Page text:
On Wednesday, U.S. and Mexican officials will take up a subject that a week ago they had little reason to think they would face. Then, President Trump overruled advisers and announced plans for imposing new tariffs on Mexico. He views the tariffs as leverage to get the Mexican government to crack down on unauthorized immigration. Many of those migrants, in pursuit of asylum, make their way to the American border, their numbers having increased sharply in recent months.

That surge has overwhelmed the system for processing asylum requests. So there is much reason for action, and even for meeting with Mexican officials to address ways the countries can work together. Do the tariffs, set initially at 5 percent on all Mexican goods and reaching 25 percent by October, promise to help?

It is hard to see how. No doubt, Mexican officials will remind their American counterparts that they already have turned around more than 600,000 migrants from Central America the past five years. They also have accepted many, and they recently have launched efforts to bolster security with the aim of stopping migrants from entering their country.

Actually, Mexico has the same problem, and its immigration system also is overwhelmed. Why then does the president think Mexico can do better on its own when his administration admits it needs assistance? He has demanded what Mexico hardly can deliver — accepting all asylum seekers to ensure they do not get to the American border.

This migrant challenge is an opening for collaboration between the two countries. That translates to such things as additional resources for Mexico in handling migrants. It calls for attending closely to why people flee Guatemala, Honduras and El Salvador. They want to escape the poverty, violence, corruption and a lack of economic opportunity. Unfortunately, the Trump White House has moved away from needed aid programs.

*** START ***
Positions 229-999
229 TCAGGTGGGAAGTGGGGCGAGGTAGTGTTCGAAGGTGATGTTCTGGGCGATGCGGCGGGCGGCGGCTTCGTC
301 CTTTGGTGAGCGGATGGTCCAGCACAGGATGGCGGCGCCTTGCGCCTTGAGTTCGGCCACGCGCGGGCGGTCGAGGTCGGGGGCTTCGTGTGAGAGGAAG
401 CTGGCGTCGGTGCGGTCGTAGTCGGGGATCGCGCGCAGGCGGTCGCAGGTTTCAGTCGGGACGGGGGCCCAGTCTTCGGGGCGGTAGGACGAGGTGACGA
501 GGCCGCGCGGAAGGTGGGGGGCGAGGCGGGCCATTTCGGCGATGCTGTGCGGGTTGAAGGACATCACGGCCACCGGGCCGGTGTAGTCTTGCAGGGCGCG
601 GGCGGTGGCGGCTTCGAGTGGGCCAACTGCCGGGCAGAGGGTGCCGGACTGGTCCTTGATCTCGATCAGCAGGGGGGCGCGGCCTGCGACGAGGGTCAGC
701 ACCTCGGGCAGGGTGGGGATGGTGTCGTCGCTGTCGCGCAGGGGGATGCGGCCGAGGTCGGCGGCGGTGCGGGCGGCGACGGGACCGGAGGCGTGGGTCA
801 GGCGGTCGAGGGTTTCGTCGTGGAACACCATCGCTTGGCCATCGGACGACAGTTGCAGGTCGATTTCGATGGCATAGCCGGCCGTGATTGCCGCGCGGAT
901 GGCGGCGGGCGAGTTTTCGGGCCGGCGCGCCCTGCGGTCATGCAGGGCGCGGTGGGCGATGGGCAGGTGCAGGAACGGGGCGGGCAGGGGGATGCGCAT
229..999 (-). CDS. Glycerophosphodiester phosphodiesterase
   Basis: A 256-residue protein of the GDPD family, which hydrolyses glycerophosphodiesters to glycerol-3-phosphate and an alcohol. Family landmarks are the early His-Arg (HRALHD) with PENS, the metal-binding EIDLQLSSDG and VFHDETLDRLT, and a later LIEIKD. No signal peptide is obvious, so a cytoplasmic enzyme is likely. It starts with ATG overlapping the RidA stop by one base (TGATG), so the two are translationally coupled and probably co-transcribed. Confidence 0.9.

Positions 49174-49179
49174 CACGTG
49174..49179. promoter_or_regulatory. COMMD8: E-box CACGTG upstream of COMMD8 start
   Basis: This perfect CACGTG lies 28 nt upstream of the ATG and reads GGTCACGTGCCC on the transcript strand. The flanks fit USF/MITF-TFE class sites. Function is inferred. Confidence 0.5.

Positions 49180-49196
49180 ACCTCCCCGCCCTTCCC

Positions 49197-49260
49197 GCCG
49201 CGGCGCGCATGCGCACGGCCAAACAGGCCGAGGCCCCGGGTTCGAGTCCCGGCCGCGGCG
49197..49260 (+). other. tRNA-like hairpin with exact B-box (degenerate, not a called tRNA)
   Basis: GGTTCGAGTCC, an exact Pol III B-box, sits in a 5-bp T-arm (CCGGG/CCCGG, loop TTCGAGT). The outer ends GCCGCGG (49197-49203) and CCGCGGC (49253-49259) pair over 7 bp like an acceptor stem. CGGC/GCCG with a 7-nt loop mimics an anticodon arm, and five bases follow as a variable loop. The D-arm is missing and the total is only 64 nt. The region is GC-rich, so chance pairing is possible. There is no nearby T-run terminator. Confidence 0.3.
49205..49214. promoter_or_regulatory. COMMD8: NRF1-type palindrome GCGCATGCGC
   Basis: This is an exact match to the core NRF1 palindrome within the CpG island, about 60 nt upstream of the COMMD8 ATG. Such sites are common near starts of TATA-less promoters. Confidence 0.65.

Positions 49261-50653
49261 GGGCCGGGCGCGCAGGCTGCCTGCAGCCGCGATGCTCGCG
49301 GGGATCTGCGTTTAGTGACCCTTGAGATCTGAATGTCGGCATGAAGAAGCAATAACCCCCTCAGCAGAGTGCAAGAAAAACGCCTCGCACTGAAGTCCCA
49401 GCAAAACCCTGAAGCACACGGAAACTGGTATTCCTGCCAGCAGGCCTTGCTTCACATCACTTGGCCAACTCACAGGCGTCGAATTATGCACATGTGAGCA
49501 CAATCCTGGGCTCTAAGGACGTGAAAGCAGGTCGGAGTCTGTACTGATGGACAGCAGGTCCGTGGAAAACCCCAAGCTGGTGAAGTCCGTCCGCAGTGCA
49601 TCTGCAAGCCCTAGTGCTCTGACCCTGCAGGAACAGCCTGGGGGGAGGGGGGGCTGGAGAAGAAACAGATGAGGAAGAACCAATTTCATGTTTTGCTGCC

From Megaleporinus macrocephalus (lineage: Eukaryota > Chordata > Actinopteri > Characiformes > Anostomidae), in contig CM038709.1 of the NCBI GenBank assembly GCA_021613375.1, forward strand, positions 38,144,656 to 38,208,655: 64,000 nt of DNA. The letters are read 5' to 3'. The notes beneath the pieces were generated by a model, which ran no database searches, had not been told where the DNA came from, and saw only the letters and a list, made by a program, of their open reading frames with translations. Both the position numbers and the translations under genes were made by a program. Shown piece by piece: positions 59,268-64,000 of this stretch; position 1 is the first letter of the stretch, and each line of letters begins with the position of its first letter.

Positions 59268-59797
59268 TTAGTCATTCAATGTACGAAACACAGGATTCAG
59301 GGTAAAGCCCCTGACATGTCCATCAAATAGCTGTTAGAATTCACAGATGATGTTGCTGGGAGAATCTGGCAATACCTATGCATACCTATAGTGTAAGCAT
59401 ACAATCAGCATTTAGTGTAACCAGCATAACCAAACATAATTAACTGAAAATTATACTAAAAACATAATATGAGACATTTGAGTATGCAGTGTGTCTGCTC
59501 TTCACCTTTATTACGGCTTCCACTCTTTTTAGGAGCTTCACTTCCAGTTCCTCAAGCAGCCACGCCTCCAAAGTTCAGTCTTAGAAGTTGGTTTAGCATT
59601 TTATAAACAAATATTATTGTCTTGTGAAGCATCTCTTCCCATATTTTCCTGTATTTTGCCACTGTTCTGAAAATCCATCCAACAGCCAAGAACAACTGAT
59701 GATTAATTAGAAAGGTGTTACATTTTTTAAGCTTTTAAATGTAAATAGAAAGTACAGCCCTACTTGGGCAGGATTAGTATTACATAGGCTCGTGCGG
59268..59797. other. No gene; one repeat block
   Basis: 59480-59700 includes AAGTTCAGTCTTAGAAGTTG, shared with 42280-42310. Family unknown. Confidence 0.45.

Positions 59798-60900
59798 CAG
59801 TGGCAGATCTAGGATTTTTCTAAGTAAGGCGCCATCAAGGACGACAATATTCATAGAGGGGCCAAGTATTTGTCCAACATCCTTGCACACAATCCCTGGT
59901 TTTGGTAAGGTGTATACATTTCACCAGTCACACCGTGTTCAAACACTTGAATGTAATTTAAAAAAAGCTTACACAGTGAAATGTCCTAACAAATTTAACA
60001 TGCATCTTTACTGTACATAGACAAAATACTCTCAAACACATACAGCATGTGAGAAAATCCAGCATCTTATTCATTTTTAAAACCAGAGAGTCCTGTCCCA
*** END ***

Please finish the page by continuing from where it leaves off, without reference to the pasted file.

By working together, Mexico and the United States acknowledge how interdependent they have become, especially their economies. Which goes to another concern about the tariffs, the harmful economic fallout, something readily cited by the U.S. Chamber of Commerce. The rising levy would result in higher prices for American consumers and businesses. Efficient supply chains, built during the past 25 years, would be disrupted.

As their economy suffered, especially at the highest tariff level, Mexicans would likely head north in higher numbers, the border problem getting worse.

The president might respond reassuringly that Mexico will fold to his demands. Yet, here, too, are troubling consequences. The president’s tariff announcement has arrived just as Canada, Mexico and the United States are moving toward approval of the updated trade agreement they struck last fall. That deal is all about removing trade barriers or staying clear of tariffs. In departing from such thinking, the president diminishes further his credibility, inviting the questions about his reliability, and that of the country, as a negotiating partner.

The erosion of trust and needless uncertainty are bad for diplomacy and business.

Consider also that the president has used as legal cover a 1977 law permitting tariffs when the country faces a national security emergency. What’s happening at the border is a humanitarian test, not a matter of the country’s overall safety. U.S. Sen. Rob Portman, a Cincinnati Republican, and others in his majority caucus have pushed back against such presidential overreaching involving steel and aluminum products, and potentially cars. It is good to see warnings from Republicans on Capitol Hill this week about the president going too far with his latest tariff threat. Will that result in firm defiance, even a veto-proof majority in the end? This misguided policy deserves as much.